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Suka · Ikuti Kiriman · Laporkan · 15 Desember 2012 pukul 3:52 -->

Sabtu, 14 Januari 2012

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Mobilizing websites with responsive design and HTML5 tutorial

This is a blog post series tutorial for adapting your existing websites for mobile devices without building a separate mobile site. It shows, with examples, how with little changes in your HTML, CSS and Javascript code you can deliver much nicer user experience for small screen and mobile devices. You can make existing HTML designs more mobile friendly with selective CSS loading and HTML5 tags. Selective CSS loading with CSS3 media queries allow you to change layout depending on the browser screen size: this kind of layout is called responsive design.
The tutorial is divided to several, functionality specific, blog posts, each with screenshot examples, explanations and links for more in-depth information.
The tutorial was written in a conjunction with a consulting project for a Finnish public sector organization. As the one of the funding sources is Finnish tax money, including some of my very own pennies, it was a common interest to get the information born in the consultation project published.
Below is an example what one can accomplish.
The site landing page before any mobilization was done; the site is using the default desktop styles on mobile devices:
The site after HTML and CSS adjustments:

Prerequisites

Prerequisites for understanding this tutorial are

Table of contents

The tutorial contents is outlined below. I’ll keep linking to new blog posts as I finish writing them. Stay tuned, by following the RSS feed or Twitter.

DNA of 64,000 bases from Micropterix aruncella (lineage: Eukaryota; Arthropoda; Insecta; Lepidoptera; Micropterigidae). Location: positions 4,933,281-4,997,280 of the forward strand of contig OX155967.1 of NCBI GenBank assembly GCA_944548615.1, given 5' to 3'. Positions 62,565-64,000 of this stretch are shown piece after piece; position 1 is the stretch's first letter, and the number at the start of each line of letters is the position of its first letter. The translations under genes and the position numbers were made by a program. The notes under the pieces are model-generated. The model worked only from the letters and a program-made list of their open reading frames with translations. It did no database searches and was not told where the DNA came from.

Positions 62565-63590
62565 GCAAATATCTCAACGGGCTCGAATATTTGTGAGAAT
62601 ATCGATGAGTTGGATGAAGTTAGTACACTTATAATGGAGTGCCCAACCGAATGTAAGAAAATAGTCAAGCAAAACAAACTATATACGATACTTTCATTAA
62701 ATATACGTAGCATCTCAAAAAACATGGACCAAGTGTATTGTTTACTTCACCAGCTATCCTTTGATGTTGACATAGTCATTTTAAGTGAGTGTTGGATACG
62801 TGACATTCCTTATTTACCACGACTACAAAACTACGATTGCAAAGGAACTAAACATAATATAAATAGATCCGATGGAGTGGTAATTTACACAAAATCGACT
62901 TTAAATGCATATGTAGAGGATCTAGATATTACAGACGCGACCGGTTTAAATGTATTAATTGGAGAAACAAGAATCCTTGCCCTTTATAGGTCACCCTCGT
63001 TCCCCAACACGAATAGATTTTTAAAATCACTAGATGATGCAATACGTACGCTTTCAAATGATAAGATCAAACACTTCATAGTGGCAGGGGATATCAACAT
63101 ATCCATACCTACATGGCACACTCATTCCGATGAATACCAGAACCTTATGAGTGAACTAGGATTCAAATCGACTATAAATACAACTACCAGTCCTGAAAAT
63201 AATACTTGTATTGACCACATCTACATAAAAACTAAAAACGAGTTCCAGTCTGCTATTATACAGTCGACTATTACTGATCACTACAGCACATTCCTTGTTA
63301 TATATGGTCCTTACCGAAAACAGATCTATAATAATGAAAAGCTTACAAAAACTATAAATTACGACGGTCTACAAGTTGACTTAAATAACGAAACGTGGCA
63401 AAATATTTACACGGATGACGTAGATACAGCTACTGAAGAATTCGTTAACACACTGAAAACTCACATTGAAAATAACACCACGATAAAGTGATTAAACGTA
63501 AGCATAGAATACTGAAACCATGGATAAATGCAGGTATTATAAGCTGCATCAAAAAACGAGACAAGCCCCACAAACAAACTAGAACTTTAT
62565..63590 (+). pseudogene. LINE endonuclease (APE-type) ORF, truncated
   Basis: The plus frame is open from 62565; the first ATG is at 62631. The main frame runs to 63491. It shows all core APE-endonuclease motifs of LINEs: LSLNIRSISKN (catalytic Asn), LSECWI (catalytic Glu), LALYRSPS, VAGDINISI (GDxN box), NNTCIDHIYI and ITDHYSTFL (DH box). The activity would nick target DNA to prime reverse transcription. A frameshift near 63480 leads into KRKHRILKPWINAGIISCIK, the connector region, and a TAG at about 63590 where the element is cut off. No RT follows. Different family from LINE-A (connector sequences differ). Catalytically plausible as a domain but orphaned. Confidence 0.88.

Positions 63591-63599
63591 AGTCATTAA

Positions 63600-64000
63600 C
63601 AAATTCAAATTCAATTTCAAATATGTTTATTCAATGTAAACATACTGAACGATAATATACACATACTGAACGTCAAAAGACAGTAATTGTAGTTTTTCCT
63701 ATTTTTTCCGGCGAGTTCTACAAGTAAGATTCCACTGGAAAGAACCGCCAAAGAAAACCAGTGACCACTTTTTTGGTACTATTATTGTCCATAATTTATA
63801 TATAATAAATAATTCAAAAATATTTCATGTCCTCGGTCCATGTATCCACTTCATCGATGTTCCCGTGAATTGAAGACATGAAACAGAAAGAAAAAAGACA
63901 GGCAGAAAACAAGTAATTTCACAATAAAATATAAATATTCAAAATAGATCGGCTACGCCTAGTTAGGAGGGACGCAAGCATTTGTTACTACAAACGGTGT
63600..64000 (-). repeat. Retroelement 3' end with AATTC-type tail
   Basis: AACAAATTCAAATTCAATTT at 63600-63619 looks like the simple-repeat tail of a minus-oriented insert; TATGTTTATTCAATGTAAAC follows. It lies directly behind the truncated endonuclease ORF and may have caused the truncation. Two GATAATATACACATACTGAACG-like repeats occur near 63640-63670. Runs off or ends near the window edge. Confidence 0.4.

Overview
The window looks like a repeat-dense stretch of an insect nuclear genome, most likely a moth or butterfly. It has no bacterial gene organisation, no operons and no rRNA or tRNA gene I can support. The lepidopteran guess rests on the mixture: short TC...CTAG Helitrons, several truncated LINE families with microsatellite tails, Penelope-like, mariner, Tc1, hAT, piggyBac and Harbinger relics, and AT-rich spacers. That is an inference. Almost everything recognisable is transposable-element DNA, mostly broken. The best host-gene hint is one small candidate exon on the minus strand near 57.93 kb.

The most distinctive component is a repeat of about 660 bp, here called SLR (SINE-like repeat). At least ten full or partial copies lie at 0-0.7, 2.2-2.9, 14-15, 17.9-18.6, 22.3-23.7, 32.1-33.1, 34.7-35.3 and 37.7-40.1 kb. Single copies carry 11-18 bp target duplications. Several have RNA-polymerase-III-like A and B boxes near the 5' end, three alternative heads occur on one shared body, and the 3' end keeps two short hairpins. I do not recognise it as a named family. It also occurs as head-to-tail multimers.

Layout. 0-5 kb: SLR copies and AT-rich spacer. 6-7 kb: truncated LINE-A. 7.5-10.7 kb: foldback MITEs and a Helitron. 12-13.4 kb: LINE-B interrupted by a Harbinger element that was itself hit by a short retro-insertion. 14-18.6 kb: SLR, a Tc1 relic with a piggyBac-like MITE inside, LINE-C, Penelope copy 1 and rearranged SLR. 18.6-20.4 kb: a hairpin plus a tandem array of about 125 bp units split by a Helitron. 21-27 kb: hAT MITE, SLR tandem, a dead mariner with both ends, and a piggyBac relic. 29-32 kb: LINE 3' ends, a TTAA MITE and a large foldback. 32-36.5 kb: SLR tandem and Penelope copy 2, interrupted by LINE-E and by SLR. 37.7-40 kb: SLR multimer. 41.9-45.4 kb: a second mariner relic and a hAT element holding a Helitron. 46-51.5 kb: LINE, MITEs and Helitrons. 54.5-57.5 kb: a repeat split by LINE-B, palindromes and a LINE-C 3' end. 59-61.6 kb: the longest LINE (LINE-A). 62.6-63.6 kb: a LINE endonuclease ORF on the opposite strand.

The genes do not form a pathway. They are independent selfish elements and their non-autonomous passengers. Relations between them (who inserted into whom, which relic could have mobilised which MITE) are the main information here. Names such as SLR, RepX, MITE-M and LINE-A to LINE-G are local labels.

• Introduction (part 1)
  • Working on HTML(5) for mobile sites (part 2)
    • There is no HTML5; there is only HTML
    • Strategies for building a mobile site
    • Tools for mobile site building
    • Spoofing the development browser as mobile
    • User agent detection
    • Native apps
  • Considerations when mobilizing a legacy website (part 3)
    • Applying a hint of responsiveness on an existing layout
    • Minizing code changes and risks associated with them
  • Setting mobile browsing viewport (part 4)
  • Including mobile specific CSS with media queries (part 5)
  • Styling images for mobile with CSS width and max-width (part 6)
    • Server-side image resizing solutions
  • Styling HTML forms for mobile screens (part 7)
    • Shortcutting unnecessary user choices
    • HTML5 <input> element enhancements
  • Zoom-on-orientation-change fix for mobile devices ( part 8 )
  • Mobile web browser testing resources (part 9)
    • Accessing different mobile browsers on devices and simulators
    • Desktop web browser testing
  • Testing mobile sites on iPhone and its simulator (part 10)
  • Testing mobile sites on Android and its emulator (part 11)
  • Testing mobile sites on Firefox Mobile and Opera Mini (aftermarket browsers) (part 12)
    • Opera Mini
    • Opera (not mini)
    • Firefox Mobile (a.k.a. Fennec)
  • Testing mobile sites on Nokia Series 60 and Meego (part 13)
  • Testing mobie sites on Windows Mobile (Mango, others) (part 14)
  • Conclusion (part 15)

ONE THOUGHT ON “MOBILIZING WEBSITES WITH RESPONSIVE DESIGN AND HTML5 TUTORIAL